Reading, Video and Travel Tips for the Bloomsbury Group

By Kathleen Dixon Donnelly

The Relationships in the Group:

Whitney Chadwick and Isabelle de Courtiviron. Significant Others:  Creative and Intimate Partnerships. London:  Thames and Hudson, 1993.

Contains chapters on the relationship between Vanessa Bell and Duncan Grant as well as Virginia Woolf and Vita Sackville West, and other creative couples throughout history. 

 

Leon Edel. Bloomsbury:  House of Lions. Philadelphia and New York:  J. B. Lippincott, 1979.

Not great, but one of the first books about the group as a whole.

 

Richard Shone. Bloomsbury Portraits:  Vanessa Bell, Duncan Grant and Their Circle. Oxford: Phaidon Press, 1976.

Excellent text as well as great reproductions of their work. 

 

George Spater and Ian Parsons. A Marriage of True Minds:  An Intimate Portrait of Leonard and Virginia Woolf. London:  Jonathan Cape and the Hogarth Press, 1977.

A good look at the relationship between the two.

 

Virginia Woolf

Quentin Bell. Virginia Stephen, 1882-1912, and Mrs. Woolf, 1912-1941. Vols. I and II of his Virginia Woolf:  A Biography. London:  Hogarth Press, 1972.

His uncle Leonard asked him to write it and he did a great job. 

 

Phyllis Rose. Woman of Letters:  A Life of Virginia Woolf. London: Pandora, 1986.

Rose was the first to even mention anorexia as a cause of Virginia’s illnesses (and then only in a footnote). This biography is a more feminist view than others and includes interesting critiques of Virginia’s novels as well. 

 

Vanessa Bell

Frances Spalding. Vanessa Bell. London:  Weidenfield and Nicolson, 1983.

In writing about Roger Fry, Spalding discovered Vanessa and was fascinated enough to write this definitive biography. 

 

Lytton Strachey

Michael Holroyd. The Unknown Years and The Years of Achievement. Vols. I and II of his excellent Lytton Strachey:  A Critical Biography. New York:  Holt, Rinehart & Winston, 1968.

This is the definitive biography which the film Carrington is based on.  

 

Leonard Woolf

Selma S Meyerowitz. Leonard Woolf. Boston:  Twayne  Publications, 1982.

Not much has been written about Leonard on his own, but she shows him to be very interesting in his own right.

 

Leonard Woolf. Sowing, Growing, Beginning Again, Downhill All the Way, and  It’s the Journey Not the Arrival that Matters. Harcourt, Brace and World from 1960 to 1969.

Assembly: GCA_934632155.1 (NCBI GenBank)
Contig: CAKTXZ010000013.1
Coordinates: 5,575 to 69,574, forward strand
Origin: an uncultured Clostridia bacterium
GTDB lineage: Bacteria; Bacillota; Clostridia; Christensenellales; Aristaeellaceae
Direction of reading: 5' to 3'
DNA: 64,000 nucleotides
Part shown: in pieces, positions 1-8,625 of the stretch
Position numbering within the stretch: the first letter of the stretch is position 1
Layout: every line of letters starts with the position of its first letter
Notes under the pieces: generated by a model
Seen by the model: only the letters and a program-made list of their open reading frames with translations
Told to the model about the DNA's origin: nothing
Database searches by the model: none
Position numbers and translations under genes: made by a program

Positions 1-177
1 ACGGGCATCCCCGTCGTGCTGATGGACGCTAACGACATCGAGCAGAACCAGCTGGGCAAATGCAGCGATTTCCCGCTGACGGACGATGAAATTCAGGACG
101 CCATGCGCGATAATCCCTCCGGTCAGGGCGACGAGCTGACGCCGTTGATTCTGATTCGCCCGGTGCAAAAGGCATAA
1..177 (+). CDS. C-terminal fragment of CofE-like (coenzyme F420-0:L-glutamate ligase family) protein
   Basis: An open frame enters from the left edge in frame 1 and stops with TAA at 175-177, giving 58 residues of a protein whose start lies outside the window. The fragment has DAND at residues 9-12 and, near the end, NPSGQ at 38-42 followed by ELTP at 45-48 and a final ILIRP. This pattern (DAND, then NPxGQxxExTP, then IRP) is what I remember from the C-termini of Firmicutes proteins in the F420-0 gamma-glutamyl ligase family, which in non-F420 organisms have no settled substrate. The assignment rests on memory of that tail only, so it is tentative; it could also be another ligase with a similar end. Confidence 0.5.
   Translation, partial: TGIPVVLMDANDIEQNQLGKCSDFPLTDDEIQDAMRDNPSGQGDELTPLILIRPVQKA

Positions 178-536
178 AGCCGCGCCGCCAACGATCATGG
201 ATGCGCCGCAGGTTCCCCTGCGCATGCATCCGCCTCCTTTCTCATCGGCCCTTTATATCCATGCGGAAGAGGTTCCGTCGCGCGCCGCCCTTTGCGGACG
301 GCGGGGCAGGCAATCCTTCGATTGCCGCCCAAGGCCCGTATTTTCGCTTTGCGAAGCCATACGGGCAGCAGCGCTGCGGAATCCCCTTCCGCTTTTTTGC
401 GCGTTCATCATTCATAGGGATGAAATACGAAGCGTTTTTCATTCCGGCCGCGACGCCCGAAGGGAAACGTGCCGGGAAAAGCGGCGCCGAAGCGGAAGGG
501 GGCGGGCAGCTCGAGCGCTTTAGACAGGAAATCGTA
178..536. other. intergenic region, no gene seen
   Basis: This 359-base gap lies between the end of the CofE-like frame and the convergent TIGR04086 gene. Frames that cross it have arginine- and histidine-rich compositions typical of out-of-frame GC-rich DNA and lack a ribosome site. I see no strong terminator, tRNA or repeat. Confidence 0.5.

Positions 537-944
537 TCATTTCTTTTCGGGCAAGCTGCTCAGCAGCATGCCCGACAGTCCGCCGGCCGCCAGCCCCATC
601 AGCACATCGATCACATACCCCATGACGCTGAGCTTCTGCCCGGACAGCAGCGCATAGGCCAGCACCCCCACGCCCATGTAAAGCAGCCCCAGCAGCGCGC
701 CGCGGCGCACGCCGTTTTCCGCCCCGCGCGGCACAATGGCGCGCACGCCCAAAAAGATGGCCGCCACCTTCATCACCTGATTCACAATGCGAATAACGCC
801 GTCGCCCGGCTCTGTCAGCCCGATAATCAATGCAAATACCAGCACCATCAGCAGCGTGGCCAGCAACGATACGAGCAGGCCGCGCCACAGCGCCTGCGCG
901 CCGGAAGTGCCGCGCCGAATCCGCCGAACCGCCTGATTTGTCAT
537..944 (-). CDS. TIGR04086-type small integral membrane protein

Leonard’s five volumes of autobiography are excellent accounts of, not only his life, but the world around him at the time.

 

Roger Fry

Frances Spalding. Roger Fry:  Art and Life. London:  Elak/ Granada and Berkeley:  University of California, 1980.

Excellent biography of interest beyond art history. 

 

John Maynard Keynes

Robert Skidelsky. Hopes Betrayed, 1883-1920; The Economist as Saviour, 1920-1937; and Fighting for Freedom, 1937-1946. New York:  Viking Press.

The definitive Keynes three-volume biography. He was so enthralled he bought Keynes’ house down the road from Charleston.

 

Video tips:

Carrington, with Jonathan Pryce and Emma Thompson.

Excellent film about the relationship between Lytton Strachey and his partner, Dora Carrington. The beginning scenes show the Bloomsbury group at Vanessa Bell’s Sussex house, Charleston, where it was filmed.

 

The Hours, with Nicole Kidman and Miranda Richardson.

Oscar-winning film version of Michael Cunningham’s Pulitzer-prize winning book about Virginia Woolf writing Mrs. Dalloway, and two American women affected by it in the 1950s and 1990s.

 

Travel tips:

The private homes where the Bloomsberries lived, throughout London, are still private, but you can find the addresses easily thanks to the blue plaques on most of them.

Charleston, where Vanessa Bell hosted from World War I on, and Monk’s House, where Virginia and Leonard Woolf lived, are both open to the public in Sussex. Hours vary at different times of the year, and it is best to have a car or a friendly taxi driver. The Charleston Literary Festival in May is well worth planning your trip around [www.charleston.org.uk].

The house in St. Ives where Virginia and Vanessa vacationed as children is now a B&B [www.tallandhouse.com], and yes, you can see the lighthouse from there.

Some of the paintings of Vanessa Bell, Duncan Grant and Roger Fry are on exhibit at Tate Modern, the Tate Liverpool, and the Courtauld gallery, but unfortunately, most of Vanessa’s are held in storage.

One thought on “Reading, Video and Travel Tips for the Bloomsbury Group

  1. Pingback: Members of Bloomsbury Group were SuchFriends « Blogging Woolf

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